Abstract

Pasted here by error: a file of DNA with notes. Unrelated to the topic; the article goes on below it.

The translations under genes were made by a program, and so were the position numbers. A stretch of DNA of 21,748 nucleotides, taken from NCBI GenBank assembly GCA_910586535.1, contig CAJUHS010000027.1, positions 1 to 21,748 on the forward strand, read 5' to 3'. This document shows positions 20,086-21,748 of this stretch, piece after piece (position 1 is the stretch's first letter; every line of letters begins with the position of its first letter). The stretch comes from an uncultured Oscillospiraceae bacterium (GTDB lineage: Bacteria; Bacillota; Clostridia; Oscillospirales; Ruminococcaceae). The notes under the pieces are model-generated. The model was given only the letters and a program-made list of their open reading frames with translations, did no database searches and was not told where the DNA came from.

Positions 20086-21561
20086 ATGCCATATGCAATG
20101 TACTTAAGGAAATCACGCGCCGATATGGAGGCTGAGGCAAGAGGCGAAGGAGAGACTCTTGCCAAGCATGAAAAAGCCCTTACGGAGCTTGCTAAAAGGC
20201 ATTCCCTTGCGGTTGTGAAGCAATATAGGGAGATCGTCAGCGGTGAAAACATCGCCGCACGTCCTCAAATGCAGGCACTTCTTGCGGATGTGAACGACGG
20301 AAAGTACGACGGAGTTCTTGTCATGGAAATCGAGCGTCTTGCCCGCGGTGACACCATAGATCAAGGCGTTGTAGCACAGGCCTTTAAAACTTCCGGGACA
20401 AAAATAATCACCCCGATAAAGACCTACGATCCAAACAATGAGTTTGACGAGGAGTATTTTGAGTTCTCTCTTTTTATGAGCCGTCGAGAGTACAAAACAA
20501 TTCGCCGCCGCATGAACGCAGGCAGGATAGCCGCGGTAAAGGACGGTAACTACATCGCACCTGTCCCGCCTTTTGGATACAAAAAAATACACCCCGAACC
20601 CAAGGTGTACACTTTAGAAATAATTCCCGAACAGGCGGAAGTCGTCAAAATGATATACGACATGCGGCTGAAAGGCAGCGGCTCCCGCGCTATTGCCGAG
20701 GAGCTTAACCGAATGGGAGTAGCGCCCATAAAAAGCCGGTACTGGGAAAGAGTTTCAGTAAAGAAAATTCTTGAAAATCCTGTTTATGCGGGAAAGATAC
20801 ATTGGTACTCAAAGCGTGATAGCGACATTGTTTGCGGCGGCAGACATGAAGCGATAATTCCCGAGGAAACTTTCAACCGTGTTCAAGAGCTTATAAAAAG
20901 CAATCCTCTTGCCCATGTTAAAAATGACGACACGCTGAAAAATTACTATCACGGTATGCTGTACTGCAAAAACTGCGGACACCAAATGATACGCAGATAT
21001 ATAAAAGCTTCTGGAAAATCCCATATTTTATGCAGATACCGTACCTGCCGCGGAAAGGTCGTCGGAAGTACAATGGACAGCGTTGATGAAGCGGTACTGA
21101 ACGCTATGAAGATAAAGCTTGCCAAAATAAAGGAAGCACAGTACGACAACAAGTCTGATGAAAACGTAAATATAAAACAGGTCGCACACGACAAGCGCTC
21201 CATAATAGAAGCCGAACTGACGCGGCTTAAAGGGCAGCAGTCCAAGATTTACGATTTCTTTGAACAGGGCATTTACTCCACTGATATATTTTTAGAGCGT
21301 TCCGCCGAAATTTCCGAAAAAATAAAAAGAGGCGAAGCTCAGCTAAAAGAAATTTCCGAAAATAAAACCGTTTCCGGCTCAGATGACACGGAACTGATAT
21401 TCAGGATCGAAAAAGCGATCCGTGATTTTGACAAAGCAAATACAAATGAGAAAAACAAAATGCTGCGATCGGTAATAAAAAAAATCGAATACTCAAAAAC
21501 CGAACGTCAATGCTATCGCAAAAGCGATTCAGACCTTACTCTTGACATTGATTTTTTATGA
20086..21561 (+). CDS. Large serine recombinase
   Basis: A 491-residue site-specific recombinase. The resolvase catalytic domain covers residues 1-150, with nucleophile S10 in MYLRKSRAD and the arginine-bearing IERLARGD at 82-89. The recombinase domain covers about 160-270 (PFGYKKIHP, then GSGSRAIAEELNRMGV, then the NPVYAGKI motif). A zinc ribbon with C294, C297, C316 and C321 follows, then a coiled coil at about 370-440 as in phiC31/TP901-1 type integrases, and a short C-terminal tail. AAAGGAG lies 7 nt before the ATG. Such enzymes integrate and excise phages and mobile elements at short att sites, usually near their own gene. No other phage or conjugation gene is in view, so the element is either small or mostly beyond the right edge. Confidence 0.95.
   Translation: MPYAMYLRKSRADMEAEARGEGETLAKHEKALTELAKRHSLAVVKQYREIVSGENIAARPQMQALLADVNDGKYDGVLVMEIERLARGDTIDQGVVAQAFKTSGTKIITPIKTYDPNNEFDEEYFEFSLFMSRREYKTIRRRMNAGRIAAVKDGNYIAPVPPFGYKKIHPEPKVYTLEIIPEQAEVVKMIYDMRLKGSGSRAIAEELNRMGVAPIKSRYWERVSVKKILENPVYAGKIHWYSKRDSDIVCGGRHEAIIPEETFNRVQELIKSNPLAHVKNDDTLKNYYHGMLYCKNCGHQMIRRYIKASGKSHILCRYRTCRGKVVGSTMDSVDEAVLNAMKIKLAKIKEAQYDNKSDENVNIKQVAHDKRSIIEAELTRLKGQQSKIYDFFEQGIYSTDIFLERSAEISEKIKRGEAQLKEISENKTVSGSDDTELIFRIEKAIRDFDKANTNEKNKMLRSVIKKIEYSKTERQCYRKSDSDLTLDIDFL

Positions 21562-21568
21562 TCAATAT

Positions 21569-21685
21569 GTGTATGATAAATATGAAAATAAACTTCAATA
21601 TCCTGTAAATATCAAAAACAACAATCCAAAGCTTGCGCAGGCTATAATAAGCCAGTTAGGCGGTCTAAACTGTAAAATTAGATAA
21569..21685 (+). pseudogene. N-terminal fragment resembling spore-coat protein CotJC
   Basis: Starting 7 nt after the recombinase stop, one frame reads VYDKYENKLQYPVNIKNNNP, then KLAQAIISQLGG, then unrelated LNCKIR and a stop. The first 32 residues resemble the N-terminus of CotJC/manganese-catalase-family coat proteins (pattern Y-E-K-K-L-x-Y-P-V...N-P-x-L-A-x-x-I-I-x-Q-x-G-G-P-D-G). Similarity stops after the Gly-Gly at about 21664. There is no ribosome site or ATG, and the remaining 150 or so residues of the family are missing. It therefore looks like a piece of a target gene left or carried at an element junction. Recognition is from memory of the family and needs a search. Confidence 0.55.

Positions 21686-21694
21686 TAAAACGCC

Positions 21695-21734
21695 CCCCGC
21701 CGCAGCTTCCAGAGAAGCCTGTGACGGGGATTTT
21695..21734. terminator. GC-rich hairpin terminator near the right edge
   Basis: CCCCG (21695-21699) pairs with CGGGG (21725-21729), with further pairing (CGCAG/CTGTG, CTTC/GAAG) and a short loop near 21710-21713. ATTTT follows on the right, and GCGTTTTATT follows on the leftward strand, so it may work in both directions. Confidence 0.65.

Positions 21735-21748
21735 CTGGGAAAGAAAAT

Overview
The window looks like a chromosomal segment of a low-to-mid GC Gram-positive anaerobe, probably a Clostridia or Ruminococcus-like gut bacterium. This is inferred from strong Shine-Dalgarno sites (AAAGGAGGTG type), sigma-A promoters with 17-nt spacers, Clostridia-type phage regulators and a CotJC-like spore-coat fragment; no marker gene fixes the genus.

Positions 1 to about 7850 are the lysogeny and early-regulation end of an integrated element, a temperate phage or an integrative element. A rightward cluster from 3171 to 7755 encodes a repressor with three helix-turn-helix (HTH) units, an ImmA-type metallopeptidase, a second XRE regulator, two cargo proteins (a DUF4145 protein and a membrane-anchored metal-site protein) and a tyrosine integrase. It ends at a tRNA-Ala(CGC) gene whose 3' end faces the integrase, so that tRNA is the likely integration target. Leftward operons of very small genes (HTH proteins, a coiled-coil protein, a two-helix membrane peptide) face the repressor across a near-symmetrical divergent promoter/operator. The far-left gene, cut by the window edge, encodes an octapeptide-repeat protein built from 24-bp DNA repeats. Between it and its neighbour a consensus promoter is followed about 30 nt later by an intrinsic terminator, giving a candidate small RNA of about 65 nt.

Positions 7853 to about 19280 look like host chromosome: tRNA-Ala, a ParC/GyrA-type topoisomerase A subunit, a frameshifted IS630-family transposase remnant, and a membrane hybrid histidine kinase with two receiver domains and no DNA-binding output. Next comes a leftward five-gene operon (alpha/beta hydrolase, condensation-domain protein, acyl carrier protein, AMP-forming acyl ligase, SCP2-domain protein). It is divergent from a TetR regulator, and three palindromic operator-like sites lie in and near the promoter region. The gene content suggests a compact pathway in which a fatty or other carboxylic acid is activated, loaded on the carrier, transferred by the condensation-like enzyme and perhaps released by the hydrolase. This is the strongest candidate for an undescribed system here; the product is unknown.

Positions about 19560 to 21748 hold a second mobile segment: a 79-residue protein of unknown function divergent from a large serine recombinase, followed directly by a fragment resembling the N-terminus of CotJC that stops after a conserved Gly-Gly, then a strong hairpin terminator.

By integrating numerical analysis with field information, we have developed realistic cross-sectional models of faulted sand-shale sequences at 3 km or greater depth to investigate how fluid-flow patterns vary with fault permeability. Simulated (isotropic) permeability ranges for shale were 10 (super -19) to 10 (super -17) m 2 (porosity f = 10-35%) and for sand were 10 (super -14) to 10 (super -12) m 2 (f = 20-25%). Fault permeability ranged between 10 (super -21) to 10 (super -12) m 2 among four models. Our results were obtained with a novel multigrid finite-element technique allowing the rapid solution of fluid flow on very fine meshes that represent thin faults and interlayered sand-shale strata with their correct aspect ratios (up to > or =800:1) and incorporate permeability contrasts with the country rock of up to ten orders of magnitude. Pressure-driven flows have been calculated for boundary pressures, simulating a transition from hydrostatic to 0.8 lithostatic with increasing depth. The four high-resolution models show that fault permeability and juxtaposition relationships across the fault control hydrodynamic fluid-flow patterns. The greater the difference between the permeability of the fault and that of the undeformed country rock, the more the flow patterns differ from those predicted by a simple geometrical analysis of sand-juxtaposition relationships across the fault, assuming that flow occurs only across overlapping sands. In our small-scale models and in another idealized basin-scale model of pressure-driven fluid flow, the direction of flow in faulted sand units can be reversed by changing the fault permeability. This two-dimensional result may indicate a wide range of hydrodynamic transport scenarios for hydrocarbons in basins where fault permeability changed with time.

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